Recovered 1841 shipwreck could be linked to Lowcountry's slave trade

Image by Search for the Slave Ship Trouvadore / NOAAImage by 20081205-trouvadore.jpg The hull remains of the so-called "Black Rock Wreck" were measured and compared to the dimensions of known shipwrecks off East Caicos.

Recently rediscovered historic slave ship Trouvadore may be another piece of the Lowcountry's ties to an illegal slave trade leading up to the Civil War.

NOAA writes about the wreck and the rediscovery:
The Spanish vessel Trouvadore was participating in the slave trade, outlawed in the British Indies, including the Turks and Caicos Islands. In 1841, after the vessel was grounded on a reef, Caicos authorities arrested the crew, and most of the 192 African survivors settled on Grand Turk Island.

Keith and Carrell believe the African survivors of the Trouvadore are the ancestors of a large portion of current residents in the Turks and Caicos Islands. For example, traditions on the Islands have a recognizable African origin. The Turks and Caicos National Museum is recording these traditions through oral histories and is educating the community about their ancestral history.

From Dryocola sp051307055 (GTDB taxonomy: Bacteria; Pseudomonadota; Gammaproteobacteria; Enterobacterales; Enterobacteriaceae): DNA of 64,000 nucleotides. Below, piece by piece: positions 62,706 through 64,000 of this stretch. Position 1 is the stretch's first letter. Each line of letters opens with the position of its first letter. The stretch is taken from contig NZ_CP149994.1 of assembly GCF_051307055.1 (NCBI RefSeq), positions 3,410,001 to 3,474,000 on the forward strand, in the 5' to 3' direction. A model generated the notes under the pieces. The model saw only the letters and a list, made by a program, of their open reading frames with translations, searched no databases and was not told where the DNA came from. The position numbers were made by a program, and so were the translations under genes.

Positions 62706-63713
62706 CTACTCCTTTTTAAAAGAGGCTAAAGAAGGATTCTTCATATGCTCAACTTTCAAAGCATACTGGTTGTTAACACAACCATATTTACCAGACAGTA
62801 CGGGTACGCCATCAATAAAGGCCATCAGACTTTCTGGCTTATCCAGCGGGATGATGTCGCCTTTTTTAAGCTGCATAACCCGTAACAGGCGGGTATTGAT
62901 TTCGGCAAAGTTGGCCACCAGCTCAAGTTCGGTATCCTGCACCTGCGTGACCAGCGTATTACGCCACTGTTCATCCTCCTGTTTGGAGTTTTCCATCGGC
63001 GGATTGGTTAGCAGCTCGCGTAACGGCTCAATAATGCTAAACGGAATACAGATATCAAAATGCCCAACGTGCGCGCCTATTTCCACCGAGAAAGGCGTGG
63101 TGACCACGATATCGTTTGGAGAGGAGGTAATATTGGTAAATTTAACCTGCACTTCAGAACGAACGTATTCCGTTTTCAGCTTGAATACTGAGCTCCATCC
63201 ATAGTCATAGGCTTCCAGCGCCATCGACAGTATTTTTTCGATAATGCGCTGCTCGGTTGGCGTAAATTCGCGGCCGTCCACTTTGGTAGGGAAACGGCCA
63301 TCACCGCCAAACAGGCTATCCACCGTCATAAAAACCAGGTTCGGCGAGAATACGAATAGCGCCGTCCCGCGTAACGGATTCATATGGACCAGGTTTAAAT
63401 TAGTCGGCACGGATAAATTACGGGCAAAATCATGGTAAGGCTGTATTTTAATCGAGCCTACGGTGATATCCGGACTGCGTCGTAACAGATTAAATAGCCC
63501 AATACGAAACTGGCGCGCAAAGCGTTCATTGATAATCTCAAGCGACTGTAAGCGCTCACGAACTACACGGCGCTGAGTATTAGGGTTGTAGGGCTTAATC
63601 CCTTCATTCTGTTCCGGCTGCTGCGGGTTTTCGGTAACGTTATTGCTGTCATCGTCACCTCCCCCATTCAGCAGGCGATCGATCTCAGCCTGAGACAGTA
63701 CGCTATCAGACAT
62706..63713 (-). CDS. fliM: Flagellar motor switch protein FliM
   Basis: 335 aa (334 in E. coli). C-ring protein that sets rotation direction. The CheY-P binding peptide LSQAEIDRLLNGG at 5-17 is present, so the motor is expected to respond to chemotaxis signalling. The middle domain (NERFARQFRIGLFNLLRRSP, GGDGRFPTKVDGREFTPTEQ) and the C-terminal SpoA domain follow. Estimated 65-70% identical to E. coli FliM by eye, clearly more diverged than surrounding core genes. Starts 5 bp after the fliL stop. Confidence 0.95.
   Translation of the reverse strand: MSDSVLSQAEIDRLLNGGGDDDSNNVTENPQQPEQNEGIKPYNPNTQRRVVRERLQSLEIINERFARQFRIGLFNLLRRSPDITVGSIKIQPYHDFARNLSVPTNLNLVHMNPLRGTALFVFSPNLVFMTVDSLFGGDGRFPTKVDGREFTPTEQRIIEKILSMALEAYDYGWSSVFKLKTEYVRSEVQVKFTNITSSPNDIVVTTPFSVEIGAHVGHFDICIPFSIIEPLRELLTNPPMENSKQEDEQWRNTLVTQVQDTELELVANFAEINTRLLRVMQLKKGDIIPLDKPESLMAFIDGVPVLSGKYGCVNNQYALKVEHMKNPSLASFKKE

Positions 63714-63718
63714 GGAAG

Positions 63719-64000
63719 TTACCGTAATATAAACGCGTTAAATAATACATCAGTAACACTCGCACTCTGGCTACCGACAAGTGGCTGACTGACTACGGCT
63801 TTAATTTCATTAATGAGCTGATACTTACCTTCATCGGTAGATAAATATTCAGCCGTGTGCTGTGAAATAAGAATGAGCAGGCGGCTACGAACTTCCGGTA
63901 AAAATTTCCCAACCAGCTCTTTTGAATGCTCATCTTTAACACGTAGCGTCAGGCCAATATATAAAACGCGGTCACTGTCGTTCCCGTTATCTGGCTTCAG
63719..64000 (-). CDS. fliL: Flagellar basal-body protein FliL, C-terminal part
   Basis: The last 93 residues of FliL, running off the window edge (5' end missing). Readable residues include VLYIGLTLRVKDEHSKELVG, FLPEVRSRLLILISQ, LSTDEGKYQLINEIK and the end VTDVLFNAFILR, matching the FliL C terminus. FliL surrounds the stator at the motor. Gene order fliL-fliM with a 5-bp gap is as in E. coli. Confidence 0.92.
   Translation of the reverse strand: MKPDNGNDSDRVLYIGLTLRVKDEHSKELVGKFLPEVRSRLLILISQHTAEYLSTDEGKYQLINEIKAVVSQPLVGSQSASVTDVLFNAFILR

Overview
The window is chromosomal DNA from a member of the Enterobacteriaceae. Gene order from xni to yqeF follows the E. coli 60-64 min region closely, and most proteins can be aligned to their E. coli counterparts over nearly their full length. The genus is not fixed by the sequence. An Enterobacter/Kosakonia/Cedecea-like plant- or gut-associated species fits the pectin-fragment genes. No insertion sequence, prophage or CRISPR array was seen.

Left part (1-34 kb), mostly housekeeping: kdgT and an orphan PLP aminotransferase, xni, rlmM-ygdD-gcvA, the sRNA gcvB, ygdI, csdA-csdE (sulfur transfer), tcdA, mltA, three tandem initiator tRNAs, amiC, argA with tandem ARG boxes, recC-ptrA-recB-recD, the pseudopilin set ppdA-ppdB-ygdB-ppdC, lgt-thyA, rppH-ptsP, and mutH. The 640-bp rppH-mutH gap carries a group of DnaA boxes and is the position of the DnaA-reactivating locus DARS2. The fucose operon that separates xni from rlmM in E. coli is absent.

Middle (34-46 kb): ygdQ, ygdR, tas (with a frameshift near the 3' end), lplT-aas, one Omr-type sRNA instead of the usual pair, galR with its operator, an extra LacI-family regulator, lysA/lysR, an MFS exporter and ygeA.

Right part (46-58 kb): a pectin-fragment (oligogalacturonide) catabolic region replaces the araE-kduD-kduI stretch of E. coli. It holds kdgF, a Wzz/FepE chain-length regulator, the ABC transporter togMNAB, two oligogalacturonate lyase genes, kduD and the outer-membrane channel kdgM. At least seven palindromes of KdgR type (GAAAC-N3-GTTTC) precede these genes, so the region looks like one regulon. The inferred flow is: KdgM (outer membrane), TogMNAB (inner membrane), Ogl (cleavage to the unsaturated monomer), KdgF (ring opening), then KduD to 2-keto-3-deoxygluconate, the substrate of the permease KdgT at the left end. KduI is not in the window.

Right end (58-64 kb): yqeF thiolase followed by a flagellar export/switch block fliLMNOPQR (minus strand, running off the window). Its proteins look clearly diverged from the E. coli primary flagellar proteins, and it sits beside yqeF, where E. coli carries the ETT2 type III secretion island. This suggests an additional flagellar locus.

While The Post and Courier explores the possible connection to the Lowcountry:
Some of the ship's captives might have been on their way to slavery in Charleston. People who took in survivors might well have been the former slaves of Lowcountry plantation owners. The hints of connections to people and events here in the years before the Civil War beguile the archaeologists who just identified the historic wreck.

The Amistad is, perhaps, the most famous of the ships linked to an illegal slave trade in the Lowcountry.

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